In the last few years many non-destructive techniques have entered the field of painting conservation, and most of them are routinely applied to study and monitoring the painting status. Among them optical techniques are by now widely diffused and extremely well received because of their effectiveness and safety, nevertheless none of them is suitable for a quantitative characterization of varnish. One of the most important and often controversial stages of painting restoration is the surface cleaning process up to now being carried out without any tool to measure the actual varnish thickness but microscope observation of micro-detach. In this work we present an application of Optical Coherence Tomography to non-destructive diagnostics of artwork: the potentiality of this technique is demonstrated by measuring the thickness of the varnish layer in a fragment of a nineteenth-century oil painting.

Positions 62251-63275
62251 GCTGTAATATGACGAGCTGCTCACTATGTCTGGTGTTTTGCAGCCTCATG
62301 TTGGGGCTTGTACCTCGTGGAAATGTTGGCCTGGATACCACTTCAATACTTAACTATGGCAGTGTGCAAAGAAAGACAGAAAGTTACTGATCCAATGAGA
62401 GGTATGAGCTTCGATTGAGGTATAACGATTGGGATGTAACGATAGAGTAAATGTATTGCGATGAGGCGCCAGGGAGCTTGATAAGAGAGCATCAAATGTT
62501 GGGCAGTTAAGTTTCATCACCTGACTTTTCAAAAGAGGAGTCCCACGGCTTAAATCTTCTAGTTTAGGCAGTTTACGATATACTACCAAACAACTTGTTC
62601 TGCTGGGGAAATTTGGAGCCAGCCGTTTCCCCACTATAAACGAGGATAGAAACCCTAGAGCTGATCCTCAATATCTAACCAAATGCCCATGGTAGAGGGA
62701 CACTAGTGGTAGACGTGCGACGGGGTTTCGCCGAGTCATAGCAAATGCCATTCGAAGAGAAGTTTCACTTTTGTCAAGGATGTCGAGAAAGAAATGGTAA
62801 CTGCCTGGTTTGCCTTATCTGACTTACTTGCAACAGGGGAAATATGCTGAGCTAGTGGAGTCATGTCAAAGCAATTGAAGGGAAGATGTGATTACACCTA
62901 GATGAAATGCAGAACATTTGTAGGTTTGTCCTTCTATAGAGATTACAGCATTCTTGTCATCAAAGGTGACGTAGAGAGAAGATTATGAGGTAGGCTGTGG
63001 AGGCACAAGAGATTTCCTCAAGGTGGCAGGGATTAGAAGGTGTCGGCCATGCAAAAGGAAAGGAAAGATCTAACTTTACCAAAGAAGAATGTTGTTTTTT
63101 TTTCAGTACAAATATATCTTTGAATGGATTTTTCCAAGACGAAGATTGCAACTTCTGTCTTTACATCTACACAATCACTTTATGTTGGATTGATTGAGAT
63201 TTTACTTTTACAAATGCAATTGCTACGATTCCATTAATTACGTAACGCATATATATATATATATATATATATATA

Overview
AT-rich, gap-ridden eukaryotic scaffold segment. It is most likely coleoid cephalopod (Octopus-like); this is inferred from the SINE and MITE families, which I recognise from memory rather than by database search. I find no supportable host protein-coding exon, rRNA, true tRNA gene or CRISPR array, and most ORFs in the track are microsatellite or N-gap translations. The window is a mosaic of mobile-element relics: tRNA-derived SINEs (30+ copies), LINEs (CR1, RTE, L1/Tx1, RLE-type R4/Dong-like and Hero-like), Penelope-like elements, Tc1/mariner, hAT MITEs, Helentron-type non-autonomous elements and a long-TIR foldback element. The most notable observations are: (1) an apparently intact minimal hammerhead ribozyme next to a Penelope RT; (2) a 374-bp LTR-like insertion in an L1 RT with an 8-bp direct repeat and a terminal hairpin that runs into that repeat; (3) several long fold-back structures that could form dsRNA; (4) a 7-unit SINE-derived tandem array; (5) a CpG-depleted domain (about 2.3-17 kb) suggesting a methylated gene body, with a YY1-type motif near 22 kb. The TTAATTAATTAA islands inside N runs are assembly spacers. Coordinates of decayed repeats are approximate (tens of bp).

The chaotic spike train of a homoclinic dynamical system is self-synchronized by applying a time delayed correction proportional to the laser output intensity. Due to the sensitive nature of the homoclinic chaos to external perturbations, stabilization of very long periodic orbits is possible. On these orbits, the dynamics appears chaotic over a finite time, but then it repeats with a recurrence time that is slightly longer than the delay time. The effect, called delayed self-synchronization (DSS), displays analogies with neurodynamic events which occur in the build-up of long term memories.